This painting is unusual in the body of work by Canaletto in two important ways. Firstly, its proportions are odd, and it can be argued that it was painted for Consul Smith, the artist’s friend and patron, as a form of decorative addendum to the five upright Roman views of the previous year (RCIN 401002, RCIN 400700, RCIN 400713, RCIN 400524, RCIN 400714). Secondly, this painting has always been considered to be of lesser quality than most of Canaletto’s work. The name of Bernardo Bellotto (1720-1780), Canaletto’s nephew and member of his studio from the mid-1730s, has often been attached to it, but as it is signed, it is more likely attributable to Canaletto with studio assistance.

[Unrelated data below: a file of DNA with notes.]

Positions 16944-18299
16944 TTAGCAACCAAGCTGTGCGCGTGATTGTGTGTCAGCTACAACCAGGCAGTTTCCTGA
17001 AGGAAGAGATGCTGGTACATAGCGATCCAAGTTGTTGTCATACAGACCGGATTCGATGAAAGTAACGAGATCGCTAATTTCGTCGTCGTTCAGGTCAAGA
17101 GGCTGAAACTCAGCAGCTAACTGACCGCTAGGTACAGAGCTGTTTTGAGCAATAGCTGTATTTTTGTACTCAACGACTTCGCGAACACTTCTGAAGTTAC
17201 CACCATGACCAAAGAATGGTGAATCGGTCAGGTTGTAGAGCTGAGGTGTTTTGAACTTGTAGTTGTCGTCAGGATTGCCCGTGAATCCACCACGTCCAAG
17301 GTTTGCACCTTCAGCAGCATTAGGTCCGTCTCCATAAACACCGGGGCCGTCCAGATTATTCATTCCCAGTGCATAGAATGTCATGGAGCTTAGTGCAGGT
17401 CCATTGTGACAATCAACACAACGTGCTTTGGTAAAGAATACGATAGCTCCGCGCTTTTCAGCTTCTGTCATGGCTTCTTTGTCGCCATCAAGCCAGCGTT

The painting depicts, at left and centre, the bulk of the Colosseum, with both the Arch of Constantine and a pine tree at right. Between the Colosseum and the Arch are a church, adapted from SS. Giovanni e Paolo, and a building, based on S. Gregorio Magno. Beyond the Arch, at right, part of the aqueduct of Nero can just be made out. There are various onlookers in the foreground.
Signed on a stone fragment in the centre foreground: ANT. CANAL F. / ANNO MDCCXLIII.
ProvenanceJoseph Smith; from whom bought by George III
Canaletto (Venice 1697-Venice 1768) (artist)
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